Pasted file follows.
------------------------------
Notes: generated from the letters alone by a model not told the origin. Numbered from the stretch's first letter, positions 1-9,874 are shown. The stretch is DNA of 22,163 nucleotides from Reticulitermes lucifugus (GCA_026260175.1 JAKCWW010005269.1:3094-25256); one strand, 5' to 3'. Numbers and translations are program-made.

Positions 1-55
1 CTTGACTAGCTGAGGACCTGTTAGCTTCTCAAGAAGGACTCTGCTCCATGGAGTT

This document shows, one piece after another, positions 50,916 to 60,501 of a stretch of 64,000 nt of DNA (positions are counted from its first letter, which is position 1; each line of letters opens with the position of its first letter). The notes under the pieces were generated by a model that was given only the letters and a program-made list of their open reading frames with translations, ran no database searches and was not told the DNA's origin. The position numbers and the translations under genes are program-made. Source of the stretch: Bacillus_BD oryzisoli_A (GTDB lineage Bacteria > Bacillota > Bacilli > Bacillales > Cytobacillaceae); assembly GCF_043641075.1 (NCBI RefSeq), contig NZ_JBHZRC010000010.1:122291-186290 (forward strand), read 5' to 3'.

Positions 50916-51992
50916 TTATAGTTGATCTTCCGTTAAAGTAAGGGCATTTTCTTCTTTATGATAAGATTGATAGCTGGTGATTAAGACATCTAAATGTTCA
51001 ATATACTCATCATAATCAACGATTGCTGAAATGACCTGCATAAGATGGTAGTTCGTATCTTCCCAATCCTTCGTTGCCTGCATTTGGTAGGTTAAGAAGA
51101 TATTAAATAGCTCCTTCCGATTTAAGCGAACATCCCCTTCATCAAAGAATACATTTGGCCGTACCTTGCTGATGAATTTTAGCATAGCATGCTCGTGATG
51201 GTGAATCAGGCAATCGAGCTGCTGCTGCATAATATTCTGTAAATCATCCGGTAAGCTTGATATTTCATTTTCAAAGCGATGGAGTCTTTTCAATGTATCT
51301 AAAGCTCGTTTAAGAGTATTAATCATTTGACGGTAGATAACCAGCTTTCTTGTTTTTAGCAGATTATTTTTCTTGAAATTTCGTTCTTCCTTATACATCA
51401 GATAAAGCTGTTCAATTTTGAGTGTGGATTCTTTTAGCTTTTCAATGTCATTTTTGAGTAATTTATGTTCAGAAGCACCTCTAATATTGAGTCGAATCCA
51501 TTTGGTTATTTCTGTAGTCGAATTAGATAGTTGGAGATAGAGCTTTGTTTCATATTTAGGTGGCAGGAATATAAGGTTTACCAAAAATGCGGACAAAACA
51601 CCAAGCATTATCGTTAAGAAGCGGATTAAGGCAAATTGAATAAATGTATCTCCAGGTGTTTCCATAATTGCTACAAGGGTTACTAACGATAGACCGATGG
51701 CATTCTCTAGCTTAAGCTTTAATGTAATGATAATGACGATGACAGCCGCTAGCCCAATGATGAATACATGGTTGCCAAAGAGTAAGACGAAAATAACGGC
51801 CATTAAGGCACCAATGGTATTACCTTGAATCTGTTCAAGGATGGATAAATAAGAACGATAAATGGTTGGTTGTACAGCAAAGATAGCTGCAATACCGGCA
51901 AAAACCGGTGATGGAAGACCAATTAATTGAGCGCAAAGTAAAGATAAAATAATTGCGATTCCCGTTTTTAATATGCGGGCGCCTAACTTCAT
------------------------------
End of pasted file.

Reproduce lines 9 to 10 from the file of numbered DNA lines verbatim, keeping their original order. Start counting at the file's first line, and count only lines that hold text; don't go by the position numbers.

51201 GTGAATCAGGCAATCGAGCTGCTGCTGCATAATATTCTGTAAATCATCCGGTAAGCTTGATATTTCATTTTCAAAGCGATGGAGTCTTTTCAATGTATCT
51301 AAAGCTCGTTTAAGAGTATTAATCATTTGACGGTAGATAACCAGCTTTCTTGTTTTTAGCAGATTATTTTTCTTGAAATTTCGTTCTTCCTTATACATCA